Spatial networks – case study St James centre, Edinburgh (2/3)

By mikerspencer

As with the previous post I’ve used

(This article was first published on R – scottishsnow, and kindly contributed to R-bloggers)

This is part two in a series I’m writing on network analysis. The first part is here. In this section I’m going to cover allocating resources, again using the St James’ development in Edinburgh as an example. Most excitingly (for me), the end of this post covers the impact of changes in resource allocation.

Edinburgh (and surrounds) has more than one shopping centre. Many more. I’ve had a stab at narrowing these down to those that are similar to the St James centre, i.e. they’re big, (generally) covered and may have a cinema. You can see a plot of these below. As you can see the majority are concentrated around the population centre of Edinburgh.

Location of big shopping centres in and around Edinburgh.

As with the previous post I’ve used GRASS GIS for the network analysis, QGIS for cartography and R for some subsequent analysis. I’ve used the Ordnance Survey code-point open and openroads datasets for the analysis and various Ordnance Survey maps for the background.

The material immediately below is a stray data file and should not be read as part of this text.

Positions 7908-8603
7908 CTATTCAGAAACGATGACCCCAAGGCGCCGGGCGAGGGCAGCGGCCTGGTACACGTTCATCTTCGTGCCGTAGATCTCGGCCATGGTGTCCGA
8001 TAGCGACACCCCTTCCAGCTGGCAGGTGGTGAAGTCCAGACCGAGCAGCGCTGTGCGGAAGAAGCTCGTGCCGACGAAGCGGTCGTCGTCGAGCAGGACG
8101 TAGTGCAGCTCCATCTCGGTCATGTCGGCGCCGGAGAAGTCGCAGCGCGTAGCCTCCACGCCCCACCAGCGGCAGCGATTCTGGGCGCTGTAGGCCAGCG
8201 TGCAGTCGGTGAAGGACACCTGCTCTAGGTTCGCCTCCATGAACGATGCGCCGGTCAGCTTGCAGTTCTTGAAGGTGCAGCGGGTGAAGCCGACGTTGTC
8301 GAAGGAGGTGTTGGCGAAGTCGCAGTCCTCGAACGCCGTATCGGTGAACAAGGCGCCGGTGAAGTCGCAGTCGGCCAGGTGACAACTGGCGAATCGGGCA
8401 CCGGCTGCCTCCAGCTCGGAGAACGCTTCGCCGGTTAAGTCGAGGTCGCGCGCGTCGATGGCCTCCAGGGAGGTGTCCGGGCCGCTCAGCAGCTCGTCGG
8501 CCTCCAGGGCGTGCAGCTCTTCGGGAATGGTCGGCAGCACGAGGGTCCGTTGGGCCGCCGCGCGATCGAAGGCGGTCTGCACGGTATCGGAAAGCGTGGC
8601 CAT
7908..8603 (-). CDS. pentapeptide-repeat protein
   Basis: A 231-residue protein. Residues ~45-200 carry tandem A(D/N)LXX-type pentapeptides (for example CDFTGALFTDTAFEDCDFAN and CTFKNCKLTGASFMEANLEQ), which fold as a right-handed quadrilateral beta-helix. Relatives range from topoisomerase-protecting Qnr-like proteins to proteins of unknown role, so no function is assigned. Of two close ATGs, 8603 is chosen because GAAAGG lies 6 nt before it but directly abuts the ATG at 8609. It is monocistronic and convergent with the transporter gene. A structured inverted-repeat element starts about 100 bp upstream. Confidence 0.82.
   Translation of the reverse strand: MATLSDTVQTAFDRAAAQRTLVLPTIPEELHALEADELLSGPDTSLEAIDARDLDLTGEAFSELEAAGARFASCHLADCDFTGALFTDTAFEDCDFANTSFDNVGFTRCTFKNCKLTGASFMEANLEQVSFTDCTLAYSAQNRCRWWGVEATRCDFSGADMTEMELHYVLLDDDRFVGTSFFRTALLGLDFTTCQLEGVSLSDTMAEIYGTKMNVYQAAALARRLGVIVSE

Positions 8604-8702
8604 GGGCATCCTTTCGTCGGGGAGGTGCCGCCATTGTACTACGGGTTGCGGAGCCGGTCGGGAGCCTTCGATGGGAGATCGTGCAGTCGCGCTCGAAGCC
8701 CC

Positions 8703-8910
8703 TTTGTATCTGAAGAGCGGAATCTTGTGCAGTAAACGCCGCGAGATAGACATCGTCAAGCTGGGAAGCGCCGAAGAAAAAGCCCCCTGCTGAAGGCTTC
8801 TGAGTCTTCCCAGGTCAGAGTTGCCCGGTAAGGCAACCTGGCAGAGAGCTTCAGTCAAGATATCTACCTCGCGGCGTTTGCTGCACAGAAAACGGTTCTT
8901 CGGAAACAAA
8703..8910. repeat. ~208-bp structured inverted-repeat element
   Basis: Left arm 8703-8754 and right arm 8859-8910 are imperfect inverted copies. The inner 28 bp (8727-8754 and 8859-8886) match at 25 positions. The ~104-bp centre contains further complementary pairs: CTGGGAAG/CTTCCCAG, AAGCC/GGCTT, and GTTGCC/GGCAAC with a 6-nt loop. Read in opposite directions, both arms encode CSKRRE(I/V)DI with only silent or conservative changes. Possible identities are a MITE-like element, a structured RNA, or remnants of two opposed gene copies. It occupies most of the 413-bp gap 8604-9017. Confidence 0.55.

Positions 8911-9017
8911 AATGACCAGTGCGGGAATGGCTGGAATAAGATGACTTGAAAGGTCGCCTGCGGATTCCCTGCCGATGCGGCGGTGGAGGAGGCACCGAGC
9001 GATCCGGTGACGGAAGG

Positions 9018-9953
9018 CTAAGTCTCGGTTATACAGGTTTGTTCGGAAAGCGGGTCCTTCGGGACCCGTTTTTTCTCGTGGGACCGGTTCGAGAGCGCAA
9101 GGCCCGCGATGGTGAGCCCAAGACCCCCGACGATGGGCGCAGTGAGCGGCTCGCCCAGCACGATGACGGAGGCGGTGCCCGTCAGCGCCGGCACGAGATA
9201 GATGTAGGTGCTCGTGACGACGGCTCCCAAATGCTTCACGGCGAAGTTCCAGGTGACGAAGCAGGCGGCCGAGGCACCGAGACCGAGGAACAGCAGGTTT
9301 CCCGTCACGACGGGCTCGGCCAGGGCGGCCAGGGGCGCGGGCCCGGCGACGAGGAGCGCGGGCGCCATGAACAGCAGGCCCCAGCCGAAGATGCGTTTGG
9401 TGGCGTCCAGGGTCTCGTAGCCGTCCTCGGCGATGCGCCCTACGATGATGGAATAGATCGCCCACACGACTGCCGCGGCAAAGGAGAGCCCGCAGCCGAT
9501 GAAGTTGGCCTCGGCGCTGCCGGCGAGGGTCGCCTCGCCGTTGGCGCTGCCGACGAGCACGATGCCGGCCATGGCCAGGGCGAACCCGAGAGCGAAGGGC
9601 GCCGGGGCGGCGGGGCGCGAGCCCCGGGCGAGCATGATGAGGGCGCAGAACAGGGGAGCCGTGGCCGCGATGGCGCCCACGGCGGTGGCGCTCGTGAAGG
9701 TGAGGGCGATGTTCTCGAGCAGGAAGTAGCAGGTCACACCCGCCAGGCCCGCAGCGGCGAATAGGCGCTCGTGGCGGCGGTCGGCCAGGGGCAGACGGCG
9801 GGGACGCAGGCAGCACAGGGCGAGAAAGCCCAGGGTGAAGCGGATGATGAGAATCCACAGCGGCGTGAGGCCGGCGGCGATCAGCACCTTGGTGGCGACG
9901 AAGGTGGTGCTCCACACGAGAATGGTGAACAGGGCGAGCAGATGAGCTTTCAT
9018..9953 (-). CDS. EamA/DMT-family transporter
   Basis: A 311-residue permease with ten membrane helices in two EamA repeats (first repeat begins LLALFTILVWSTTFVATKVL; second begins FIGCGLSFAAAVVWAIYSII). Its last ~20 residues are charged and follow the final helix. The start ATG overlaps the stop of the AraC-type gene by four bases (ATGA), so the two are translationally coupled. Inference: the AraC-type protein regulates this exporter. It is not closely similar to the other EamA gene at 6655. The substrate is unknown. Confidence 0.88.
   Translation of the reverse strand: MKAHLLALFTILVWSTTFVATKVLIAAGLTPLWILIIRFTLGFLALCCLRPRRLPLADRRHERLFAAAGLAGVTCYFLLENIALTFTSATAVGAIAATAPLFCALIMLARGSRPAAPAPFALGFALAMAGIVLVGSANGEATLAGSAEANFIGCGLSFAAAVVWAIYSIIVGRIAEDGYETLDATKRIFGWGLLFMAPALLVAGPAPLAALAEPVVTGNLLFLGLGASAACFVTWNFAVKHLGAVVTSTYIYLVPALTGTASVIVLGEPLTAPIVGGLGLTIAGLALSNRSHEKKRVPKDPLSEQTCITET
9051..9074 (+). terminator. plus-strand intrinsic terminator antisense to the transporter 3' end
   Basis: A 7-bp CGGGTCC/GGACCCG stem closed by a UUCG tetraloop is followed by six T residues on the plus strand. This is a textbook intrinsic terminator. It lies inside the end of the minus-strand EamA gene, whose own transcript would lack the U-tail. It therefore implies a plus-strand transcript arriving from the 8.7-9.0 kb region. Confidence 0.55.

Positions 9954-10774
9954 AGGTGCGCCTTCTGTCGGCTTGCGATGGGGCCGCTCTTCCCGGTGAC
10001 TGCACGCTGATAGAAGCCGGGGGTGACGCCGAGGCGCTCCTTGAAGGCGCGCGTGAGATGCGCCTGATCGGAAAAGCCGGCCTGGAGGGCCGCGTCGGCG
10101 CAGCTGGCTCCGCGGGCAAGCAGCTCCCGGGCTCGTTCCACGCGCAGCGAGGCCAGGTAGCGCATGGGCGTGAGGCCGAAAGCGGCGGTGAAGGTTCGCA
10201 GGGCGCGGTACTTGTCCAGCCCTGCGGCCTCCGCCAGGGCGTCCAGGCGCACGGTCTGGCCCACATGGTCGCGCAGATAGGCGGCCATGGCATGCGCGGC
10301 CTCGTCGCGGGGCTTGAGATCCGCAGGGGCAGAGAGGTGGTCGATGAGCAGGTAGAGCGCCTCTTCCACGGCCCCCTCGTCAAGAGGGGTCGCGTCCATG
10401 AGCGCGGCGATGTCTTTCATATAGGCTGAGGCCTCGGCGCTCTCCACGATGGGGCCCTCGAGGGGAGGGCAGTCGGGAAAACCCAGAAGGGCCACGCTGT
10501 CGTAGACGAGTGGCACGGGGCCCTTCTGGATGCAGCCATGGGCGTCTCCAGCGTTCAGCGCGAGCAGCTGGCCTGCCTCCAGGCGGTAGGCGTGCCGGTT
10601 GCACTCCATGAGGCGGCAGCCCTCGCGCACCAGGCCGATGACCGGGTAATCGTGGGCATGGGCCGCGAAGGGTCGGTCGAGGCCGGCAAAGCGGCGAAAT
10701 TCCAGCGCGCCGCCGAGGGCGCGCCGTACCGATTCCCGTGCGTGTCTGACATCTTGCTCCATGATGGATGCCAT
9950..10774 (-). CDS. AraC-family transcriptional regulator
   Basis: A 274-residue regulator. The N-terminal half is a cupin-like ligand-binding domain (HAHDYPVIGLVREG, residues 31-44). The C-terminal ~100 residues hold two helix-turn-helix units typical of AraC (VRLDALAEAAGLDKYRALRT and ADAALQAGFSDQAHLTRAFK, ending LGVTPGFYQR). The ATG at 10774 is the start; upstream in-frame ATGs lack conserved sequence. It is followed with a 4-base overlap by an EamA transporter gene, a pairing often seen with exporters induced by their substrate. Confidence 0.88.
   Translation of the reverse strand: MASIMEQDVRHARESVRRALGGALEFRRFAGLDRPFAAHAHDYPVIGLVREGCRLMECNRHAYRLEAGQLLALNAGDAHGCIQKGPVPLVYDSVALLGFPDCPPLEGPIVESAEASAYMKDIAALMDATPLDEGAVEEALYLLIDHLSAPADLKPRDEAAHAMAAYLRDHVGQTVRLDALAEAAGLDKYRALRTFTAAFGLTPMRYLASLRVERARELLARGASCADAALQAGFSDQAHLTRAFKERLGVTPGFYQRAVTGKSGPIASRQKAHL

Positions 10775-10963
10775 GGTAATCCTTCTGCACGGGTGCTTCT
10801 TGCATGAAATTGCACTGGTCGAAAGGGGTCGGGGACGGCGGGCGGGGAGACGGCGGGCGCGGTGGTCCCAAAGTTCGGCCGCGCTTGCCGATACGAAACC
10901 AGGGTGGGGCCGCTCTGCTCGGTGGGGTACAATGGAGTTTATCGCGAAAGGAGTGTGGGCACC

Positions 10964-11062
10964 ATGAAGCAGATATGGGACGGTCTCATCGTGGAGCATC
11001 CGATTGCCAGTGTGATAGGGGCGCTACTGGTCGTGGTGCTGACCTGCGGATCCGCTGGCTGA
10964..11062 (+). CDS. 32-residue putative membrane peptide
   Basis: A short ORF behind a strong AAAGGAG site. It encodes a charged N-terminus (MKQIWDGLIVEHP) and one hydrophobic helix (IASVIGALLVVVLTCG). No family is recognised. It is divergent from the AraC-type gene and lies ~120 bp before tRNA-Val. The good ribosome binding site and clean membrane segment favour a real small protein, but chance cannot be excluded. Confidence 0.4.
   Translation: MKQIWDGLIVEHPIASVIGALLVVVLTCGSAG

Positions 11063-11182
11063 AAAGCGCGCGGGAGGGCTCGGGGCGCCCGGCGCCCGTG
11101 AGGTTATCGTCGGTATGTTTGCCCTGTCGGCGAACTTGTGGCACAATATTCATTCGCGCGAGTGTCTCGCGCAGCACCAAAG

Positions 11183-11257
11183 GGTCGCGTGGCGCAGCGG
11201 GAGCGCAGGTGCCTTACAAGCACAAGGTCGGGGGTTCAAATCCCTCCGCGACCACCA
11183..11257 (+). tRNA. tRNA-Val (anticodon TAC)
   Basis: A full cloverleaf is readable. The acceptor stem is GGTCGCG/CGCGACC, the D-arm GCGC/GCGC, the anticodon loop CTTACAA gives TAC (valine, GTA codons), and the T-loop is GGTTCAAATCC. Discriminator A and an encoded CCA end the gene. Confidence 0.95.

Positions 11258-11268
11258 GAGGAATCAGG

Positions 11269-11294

An allocation map shows how you can split your network to be serviced by different resource centres. I like to think of it as deciding which fire station sends an engine to which road. But this can be extended to any resource with multiple locations: bank branches, libraries, schools, swimming pools. In this case we’re using shopping centres. As always the GRASS manual page contains a full walk through of how to run the analysis. I’ll repeat the steps I took below:

# connect points to network roads_EH points=shopping_centres out=centres_net op=connect thresh=200

# allocate, specifying range of center cats (easier to catch all): centres_net out=centres_alloc center_cats=1-100000 node_layer=2

# Create db table
v.db.addtable map=centres_alloc@shopping_centres
# Join allocation and centre tables
v.db.join map=centres_alloc column=cat other_table=shopping_centres other_column=cat

# Write to shp
v.out.ogr -s input=centres_alloc output=shopping_alloc format=ESRI_Shapefile output_layer=shopping_alloc

The last step isn’t strictly necessary, as QGIS and R can connect directly to the GRASS database, but old habits die hard! We’ve now got a copy of the road network where all roads are tagged with which shopping centre they’re closest too. We can see this below:


Allocation network of EH shopping centres.

A few things stand out for me:

  • Ocean terminal is a massive centre but is closest to few people.